DANEnet’s mission is to make information technology accessible and affordable through education and services for nonprofit organizations and individuals with barriers.
Our vision is to make Dane County the most connected place for everyone.
Here’s a quick look at how we got to where we are today:
DANEnet (then known as Dane County Community Information Partnership) is founded as part of the UW Extension Division. Two full-time staff focuses on teaching nonprofits about the new “World Wide Web” and getting them set up with websites. One of our first projects is setting Stoughton Community Center up with a website, then commissioning high school students to interview senior citizens at the Stoughton Senior Center to write up stories about their lives. Those stories are posted to the Stoughton Community Center website, connecting the important work they do and the people they serve to the outside world.
DANEnet breaks away from UW; becomes 501(c)3 with 40 nonprofit clients.
In addition to nonprofit clients, we contract with WI Dept of Transportation to manage their website (and we continue to do so for over 20 years).
Thanks to funding from the WI Dept of Public Instruction, we are commissioned to provide after-school technology programming to area middle schools, which blossoms into more than 20 years of community tech education, primarily among at-risk youth.
Our staff grows to meet the needs of over 100 clients. Our Tech Solutions program grows, as does our educational programming.
We establish Everyone On Madison, a local branch of the national Everyone On program, which focuses on closing the digital divide through computer classes, low-cost computers, help signing up for low-cost internet, and community tech repair clinics.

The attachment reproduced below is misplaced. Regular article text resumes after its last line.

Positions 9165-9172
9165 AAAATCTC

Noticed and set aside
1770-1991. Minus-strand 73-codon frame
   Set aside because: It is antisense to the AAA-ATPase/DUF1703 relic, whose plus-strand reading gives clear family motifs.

Our educational programming is put on hold due to the COVID pandemic, and our Tech Solutions team works to ensure our nonprofit clients can continue their important work remotely. In response to the pandemic worsening the effects of the digital divide, our Everyone On Madison program becomes the Digital Equity Project and partners with direct service providers (social workers, caseworkers, educators, and healthcare staff) at partner agencies to identify vulnerable families and adults, then provides them with refurbished computers and information about affordable internet. This helps them stay connected to crucial resources and have access to remote job opportunities and healthcare visits during the COVID lockdown.
Through funding from generous donors and the Madison Community Foundation, our Digital Equity Project is able to offer regular, free Walk-In Computer Help Clinics at Madison Public Library and Monona Senior Center, helping hundreds of adults better understand how to use their computers, smartphones, or tablets. Our Digital Equity Project‘s Refurbished Laptop Program gets revamped during a 6-month hiatus due to lack of funding, and relaunches in July. (Since the COVID lockdown, this program has leveraged our network of nonprofit partners to distribute over 400 donated, refurbished computers to low-income households and seniors without computers.)